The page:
Alice A. Lytle was California’s first African-American woman Superior Court judge and, in 1982, the first black female jurist appointed to the Sacramento bench. Lytle died Dec. 21, 2018, after a brief illness.
Stone’s advocacy at the state capitol included the push to create opportunities for black businesses in government contracting and fighting to remove discriminatory underwriting policies by insurance companies.
The artist, famous for his paintings of superheroes and nude women emerging from candy bar wrappers, martini glasses and other commercial products, was part of the pop art movement that began in the 1960s.
Former Sacramento Mayor Burnett Miller, 95, died late Sunday, his family said Monday. Miller was considered a Sacramento icon, earned a Purple Heart in World War II and starred in the Ken Burns PBS documentary “The War.”
Former Democratic California Assemblyman Thomas Hannigan died Tuesday, Oct. 9, 2018. He spent decades serving in public office, including 18 years as a state lawmaker, where he was a floor majority leader.
The Los Angeles Chargers announced owner Alex Spanos died Tuesday morning at age 95. The Stockton-born real estate developer and billionaire donated to sports and non-sports related developments throughout California.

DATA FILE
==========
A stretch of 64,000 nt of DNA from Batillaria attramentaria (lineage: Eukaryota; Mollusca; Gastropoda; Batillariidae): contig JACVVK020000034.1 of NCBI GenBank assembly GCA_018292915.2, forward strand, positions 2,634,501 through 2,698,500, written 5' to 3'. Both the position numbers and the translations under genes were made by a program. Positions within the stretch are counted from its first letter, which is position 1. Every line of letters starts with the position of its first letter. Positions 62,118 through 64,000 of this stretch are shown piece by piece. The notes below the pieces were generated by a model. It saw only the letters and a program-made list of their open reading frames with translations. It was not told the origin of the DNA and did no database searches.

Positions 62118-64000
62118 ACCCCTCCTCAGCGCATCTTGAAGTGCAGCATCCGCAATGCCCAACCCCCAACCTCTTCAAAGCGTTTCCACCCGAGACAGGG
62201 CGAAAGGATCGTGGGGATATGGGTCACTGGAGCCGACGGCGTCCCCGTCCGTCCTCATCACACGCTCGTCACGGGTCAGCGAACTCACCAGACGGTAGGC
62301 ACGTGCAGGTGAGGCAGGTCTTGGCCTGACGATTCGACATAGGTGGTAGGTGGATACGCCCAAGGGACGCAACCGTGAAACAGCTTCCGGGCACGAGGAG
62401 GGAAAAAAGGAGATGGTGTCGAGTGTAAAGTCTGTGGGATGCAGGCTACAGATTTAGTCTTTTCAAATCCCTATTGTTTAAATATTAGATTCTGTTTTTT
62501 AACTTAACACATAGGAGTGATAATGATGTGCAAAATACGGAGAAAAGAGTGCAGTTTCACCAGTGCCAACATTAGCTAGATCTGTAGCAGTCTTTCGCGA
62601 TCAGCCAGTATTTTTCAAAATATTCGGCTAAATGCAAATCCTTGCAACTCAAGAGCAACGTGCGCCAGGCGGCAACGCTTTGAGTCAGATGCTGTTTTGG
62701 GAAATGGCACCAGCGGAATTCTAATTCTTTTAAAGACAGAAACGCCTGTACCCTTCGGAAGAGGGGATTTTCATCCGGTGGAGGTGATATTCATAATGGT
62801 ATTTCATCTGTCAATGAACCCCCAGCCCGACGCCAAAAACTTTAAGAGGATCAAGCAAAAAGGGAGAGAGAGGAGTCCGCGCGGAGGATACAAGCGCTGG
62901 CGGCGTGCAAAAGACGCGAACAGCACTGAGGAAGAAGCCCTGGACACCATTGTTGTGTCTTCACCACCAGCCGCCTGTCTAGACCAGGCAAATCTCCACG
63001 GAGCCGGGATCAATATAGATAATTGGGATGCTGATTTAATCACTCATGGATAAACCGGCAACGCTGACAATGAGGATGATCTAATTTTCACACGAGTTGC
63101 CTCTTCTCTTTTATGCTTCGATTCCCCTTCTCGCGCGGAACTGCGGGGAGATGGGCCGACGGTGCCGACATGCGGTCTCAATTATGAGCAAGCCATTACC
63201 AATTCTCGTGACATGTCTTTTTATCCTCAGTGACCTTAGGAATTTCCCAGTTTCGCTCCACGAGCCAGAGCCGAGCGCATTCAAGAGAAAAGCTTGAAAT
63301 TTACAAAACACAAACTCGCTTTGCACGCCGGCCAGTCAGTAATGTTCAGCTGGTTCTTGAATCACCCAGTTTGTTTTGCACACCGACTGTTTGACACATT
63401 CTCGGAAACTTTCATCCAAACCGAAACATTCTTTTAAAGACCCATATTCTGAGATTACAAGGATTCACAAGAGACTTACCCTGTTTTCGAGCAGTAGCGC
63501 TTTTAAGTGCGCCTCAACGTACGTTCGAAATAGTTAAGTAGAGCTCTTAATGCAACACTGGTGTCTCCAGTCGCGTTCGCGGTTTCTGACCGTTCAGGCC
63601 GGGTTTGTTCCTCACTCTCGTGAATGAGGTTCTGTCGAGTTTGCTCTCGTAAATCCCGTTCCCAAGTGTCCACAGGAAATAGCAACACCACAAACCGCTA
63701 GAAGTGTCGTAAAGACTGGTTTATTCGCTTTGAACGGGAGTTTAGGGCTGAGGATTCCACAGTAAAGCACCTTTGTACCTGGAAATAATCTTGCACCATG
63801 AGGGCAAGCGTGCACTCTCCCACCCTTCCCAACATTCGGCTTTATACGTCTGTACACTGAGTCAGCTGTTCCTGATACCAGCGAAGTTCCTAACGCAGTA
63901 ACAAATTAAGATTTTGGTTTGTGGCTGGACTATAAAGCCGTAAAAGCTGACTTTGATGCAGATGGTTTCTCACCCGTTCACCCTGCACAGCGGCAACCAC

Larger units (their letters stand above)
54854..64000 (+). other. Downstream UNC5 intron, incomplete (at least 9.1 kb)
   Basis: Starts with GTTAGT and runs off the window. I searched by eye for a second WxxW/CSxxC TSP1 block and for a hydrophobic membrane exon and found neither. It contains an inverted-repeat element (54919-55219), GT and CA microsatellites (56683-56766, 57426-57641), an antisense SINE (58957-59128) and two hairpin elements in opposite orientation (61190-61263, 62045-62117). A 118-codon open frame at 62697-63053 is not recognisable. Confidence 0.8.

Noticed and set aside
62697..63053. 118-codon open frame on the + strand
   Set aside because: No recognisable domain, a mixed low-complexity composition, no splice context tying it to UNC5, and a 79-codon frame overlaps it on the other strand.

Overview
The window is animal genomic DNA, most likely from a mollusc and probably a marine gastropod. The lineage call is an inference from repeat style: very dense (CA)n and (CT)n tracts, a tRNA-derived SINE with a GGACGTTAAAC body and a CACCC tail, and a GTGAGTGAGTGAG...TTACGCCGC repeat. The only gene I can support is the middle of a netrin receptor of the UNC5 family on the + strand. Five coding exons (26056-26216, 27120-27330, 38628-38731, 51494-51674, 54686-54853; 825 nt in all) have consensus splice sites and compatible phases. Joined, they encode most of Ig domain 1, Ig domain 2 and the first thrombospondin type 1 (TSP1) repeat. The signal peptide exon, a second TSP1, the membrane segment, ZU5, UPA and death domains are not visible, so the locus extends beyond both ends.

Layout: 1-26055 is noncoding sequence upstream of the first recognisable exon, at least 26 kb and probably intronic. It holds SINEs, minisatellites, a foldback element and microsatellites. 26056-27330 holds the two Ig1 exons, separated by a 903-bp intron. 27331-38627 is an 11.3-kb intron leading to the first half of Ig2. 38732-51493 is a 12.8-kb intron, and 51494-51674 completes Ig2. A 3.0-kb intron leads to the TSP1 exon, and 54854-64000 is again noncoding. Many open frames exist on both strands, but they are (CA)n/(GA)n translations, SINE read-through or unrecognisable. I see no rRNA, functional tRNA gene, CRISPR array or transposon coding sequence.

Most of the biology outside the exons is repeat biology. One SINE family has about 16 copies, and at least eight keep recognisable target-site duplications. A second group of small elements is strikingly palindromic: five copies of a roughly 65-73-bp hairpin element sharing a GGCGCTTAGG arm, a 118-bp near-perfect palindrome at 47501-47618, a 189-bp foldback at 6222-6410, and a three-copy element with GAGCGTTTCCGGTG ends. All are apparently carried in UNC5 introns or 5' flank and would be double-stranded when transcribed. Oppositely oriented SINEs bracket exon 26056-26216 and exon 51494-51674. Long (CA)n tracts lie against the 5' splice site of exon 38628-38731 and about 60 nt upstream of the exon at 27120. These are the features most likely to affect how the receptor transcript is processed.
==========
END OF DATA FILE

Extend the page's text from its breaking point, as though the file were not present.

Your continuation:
Jason Hairston, a 1990s UC Davis football star who later became hunting pals with Donald Trump Jr. and founder of KUIU, was memorialized Wednesday, eight days after committing suicide. Friends and family say he felt effects of CTE.
Monterey Trail High School volleyball coach Marisha Williams, who led her team to a 7-0 start, was found dead from unknown causes in Del Paso Heights, leaving behind a team determined to win in her spirit.
KUIU hunting gear company CEO Jason Hairston, a 1990s linebacker star for UC Davis who had stints with the San Francisco 49ers and Denver Broncos, has died at 47. The company said he committed suicide.
As the success of Carol's Books grew in Sacramento, owner Carol McNeal received threatening phone calls and had her store windows marred by racist graffiti. But she persisted for roughly 20 years in making space for conversations about the black experience in the United States.